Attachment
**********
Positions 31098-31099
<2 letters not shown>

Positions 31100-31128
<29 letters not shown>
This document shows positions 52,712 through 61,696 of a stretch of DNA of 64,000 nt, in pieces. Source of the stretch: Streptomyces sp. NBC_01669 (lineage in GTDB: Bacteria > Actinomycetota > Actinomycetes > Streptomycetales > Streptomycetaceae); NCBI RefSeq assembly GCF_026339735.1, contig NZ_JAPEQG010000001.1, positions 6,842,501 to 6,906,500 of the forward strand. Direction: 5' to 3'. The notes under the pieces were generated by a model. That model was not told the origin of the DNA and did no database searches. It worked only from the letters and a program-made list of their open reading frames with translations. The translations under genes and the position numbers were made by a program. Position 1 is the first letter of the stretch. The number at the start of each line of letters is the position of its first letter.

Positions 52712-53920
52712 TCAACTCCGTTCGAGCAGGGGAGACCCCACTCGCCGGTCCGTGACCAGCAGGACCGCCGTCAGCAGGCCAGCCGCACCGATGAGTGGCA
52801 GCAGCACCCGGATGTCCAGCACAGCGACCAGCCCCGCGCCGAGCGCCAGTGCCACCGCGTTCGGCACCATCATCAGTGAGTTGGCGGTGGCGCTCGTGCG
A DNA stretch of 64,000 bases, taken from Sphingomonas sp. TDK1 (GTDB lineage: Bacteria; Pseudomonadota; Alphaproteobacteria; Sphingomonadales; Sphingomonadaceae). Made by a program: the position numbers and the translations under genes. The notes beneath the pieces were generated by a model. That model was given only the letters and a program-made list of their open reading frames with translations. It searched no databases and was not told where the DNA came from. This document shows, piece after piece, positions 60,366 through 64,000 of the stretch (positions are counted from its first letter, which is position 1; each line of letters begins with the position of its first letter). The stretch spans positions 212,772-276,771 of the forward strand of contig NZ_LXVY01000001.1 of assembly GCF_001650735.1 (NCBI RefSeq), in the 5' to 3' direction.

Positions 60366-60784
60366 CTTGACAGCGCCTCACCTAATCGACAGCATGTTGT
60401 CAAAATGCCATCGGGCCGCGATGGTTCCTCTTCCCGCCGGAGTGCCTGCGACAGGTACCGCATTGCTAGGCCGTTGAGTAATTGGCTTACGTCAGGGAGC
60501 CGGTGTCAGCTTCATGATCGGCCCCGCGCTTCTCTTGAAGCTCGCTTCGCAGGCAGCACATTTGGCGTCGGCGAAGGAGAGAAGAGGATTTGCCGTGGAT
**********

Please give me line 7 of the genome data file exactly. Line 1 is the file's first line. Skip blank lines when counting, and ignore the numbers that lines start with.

52712 TCAACTCCGTTCGAGCAGGGGAGACCCCACTCGCCGGTCCGTGACCAGCAGGACCGCCGTCAGCAGGCCAGCCGCACCGATGAGTGGCA